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      Trying murder cases without a body a challenge for prosecutors

      There are now two active murder cases in Horry County in which no body has been found.

      Along with the Angie Pipkin case, Sidney and Tammy Moorer are charged with murder in the disappearance of Heather Elvis.

      Former Horry County Solicitor Greg Hembree says murder cases that don't involve a body are a challenge for prosecutors, but there is a way of trying those cases that usually ends in a conviction.

      Alice Donovan and Kynande Bennett were both victims in local murder cases that resulted in guilty verdicts, with no body being found at the time.

      Though Donovan was a federal trial, Hembree was familiar with both cases.

      He says in cases like that, the prosecutor has to prove a person has been killed. He does that by showing a pattern of life that's been disrupted.

      "So the things that they normally do, the people they normally see, the places they normally go, leading up to that moment when they disappear, they just dropped off the planet, and then through circumstantial evidence you show that their pattern's been upset," Hembree said.

      That can be done with a victim's cell phone records, bank records or even Facebook pages that are not updated.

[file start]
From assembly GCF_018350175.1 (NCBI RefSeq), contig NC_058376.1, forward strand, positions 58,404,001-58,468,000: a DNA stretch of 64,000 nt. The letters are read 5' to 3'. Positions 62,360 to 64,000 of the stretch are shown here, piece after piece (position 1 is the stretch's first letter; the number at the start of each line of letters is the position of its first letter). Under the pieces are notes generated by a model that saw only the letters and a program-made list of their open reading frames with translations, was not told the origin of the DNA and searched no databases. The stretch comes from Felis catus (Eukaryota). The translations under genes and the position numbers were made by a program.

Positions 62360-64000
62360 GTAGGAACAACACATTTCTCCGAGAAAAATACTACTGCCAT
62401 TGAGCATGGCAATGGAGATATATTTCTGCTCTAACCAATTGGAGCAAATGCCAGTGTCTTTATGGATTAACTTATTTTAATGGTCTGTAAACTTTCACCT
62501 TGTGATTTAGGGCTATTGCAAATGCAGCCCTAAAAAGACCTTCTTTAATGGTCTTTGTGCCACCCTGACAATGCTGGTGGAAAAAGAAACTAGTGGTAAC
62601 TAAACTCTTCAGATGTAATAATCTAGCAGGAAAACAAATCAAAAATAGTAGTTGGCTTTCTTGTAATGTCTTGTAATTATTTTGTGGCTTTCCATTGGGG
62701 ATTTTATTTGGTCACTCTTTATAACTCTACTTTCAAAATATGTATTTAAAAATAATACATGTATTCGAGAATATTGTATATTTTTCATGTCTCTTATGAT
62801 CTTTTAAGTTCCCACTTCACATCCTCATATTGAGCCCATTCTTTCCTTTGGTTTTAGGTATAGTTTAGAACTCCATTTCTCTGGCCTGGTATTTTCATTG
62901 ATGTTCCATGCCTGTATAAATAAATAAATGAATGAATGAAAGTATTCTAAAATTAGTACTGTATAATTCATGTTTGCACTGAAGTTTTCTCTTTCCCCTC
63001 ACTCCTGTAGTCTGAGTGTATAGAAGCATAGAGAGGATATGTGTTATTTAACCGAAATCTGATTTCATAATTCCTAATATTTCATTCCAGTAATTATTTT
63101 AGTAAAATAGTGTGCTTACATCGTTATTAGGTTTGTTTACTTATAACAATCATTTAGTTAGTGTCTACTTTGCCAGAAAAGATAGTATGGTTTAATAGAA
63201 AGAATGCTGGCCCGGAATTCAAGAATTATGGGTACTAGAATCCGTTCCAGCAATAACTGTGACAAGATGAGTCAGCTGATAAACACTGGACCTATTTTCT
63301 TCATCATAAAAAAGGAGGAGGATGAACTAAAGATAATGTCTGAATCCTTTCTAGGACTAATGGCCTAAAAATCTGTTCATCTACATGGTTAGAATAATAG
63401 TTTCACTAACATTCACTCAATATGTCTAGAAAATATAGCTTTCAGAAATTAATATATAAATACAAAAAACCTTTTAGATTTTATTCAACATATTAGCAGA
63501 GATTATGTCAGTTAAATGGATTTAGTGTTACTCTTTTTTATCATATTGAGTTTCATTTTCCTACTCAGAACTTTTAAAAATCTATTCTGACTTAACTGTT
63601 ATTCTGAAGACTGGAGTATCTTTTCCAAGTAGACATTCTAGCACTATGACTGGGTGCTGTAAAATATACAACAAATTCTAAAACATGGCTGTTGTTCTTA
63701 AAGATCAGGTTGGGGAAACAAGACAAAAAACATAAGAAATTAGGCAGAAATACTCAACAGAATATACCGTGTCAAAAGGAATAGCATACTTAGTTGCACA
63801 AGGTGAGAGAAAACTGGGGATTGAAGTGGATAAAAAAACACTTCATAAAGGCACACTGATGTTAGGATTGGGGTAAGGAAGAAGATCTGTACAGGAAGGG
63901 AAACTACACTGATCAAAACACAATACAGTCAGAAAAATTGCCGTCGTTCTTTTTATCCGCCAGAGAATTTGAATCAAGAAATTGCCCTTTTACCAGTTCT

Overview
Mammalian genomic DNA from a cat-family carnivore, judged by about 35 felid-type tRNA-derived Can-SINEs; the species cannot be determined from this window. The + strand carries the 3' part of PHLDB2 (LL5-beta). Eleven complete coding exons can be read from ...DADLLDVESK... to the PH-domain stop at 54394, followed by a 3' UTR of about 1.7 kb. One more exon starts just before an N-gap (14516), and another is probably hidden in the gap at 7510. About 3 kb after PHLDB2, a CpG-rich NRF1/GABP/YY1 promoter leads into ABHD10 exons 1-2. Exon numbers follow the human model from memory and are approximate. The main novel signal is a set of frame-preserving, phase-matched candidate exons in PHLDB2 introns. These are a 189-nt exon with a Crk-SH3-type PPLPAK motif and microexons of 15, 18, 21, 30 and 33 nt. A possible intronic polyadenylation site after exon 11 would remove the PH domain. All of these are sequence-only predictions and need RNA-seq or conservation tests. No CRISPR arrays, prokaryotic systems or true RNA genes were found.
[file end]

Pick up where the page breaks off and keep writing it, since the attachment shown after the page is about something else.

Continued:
Hembree says prosecutors might negotiate with a defendant for a lighter sentence if he leads them to the body, but he says they have to be careful not to "give away the store."

      "On the one side, you want to find the body, you want to achieve those objectives, but your primary objective is seeking justice and whatever that means in that case."

      When there's no body, a defense attorney can always claim the apparent victim was someone who wanted to disappear.

      But Hembree says, that's hard to prove.

      "They're going to tell somebody, 'Feed my dog, I'm leaving, I've decided I'm going to Idaho to live in the mountains.' Somebody's going to know something, even if they don't know how to get ahold of them."

      Hembree says when you're a solicitor, you're at the mercy of circumstances. He says you have to do the best you can to seek justice, because you don't get to pick the cases that land on your doorstep.

      The trial for the Moorers is set for June 27. No trial date has been set for Randy Robinson.